Japan’s Ministry of Defence plans to advance with its F-X fighter jet with the United States, keeping interoperability between the two forces in mind.
It will start working on the project with the U.S. from the next fiscal year “to ensure interoperability between Japan and the U.S.” It has listed “Joint network operation with U.S. forces” under “Capabilities required of future fight aircraft.”
The ministry has also chosen American firm Lockheed Martin as the candidate for an integration support company.
F-X project will likely also have the U.K. on board with Japan discussing possibilities. Collaborations with the U.S. and U.K. will include engine and avionics, “in order to reduce development cost and technical risk.”
The ministry said, “The development of the F-X is an extraordinarily large program compared to the MOD’s previous aircraft development projects. In order to make this grand program a success, the MOD will develop the F-X by making maximum use of technological and human resources possessed by domestic companies and further strengthening collaboration between the government and companies, and between the companies, as well as considering the direction of international collaboration as mentioned above.”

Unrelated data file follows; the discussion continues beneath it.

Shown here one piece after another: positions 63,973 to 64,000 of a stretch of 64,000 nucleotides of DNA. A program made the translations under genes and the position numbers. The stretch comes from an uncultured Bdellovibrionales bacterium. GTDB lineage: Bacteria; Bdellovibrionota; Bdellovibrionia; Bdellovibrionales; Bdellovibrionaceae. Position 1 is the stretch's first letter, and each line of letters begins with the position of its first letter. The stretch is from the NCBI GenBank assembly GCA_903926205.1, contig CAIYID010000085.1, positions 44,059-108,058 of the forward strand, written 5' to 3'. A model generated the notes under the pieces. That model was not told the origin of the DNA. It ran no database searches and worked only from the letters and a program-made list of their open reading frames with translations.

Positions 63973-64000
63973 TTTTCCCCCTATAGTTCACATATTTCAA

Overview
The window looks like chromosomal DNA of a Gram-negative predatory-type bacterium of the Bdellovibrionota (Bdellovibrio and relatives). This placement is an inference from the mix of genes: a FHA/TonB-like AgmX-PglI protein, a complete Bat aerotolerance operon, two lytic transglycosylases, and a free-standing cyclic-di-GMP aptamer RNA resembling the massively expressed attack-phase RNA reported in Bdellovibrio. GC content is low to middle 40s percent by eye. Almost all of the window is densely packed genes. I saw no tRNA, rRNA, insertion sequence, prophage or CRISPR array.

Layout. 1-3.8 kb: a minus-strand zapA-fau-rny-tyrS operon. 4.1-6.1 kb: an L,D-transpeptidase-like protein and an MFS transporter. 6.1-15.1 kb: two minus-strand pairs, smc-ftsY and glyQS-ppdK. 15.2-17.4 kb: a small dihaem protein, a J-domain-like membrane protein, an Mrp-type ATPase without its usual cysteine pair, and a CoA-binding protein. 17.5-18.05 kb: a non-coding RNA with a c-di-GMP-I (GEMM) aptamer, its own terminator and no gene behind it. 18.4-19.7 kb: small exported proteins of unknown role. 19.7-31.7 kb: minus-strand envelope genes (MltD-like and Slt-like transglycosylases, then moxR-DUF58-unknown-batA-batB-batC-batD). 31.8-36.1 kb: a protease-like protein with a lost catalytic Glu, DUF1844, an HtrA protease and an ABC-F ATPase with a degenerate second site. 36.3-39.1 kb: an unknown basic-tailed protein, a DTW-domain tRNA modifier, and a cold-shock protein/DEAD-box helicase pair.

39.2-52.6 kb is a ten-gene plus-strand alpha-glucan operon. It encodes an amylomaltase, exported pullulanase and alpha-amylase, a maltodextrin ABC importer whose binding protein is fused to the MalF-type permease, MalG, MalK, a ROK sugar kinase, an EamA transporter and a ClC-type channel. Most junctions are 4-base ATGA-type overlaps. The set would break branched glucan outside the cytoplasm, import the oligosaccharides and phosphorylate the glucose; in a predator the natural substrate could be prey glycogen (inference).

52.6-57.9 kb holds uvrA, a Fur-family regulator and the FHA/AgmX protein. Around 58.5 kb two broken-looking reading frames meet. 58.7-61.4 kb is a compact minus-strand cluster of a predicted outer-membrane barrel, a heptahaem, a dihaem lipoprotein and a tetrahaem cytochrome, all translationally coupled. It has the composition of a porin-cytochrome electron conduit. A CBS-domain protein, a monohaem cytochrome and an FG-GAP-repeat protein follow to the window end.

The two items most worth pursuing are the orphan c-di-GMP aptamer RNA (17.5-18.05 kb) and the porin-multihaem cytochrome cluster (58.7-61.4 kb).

Three months ago, Mitsubishi Heavy Industries (MHI) was selected to build the F-X jet. Japan wants to buy 100 of these aircraft to replace the country’s long-serving F-2s, set to retire in 2035. The project is expected to cost $40 billion.
Japan had earmarked $256.5 million in fiscal year 2020 for "F-X related research projects" and "conceptual design in Japan-led development.” It is set to rival U.S. F-22 jets both in size and performance.
The ministry wants the new jet have fifth-generation aircraft features such as the ability to coordinate with drones during combat, high speed computers, besides having stealth features (improved fuselage shape, interior missile bay).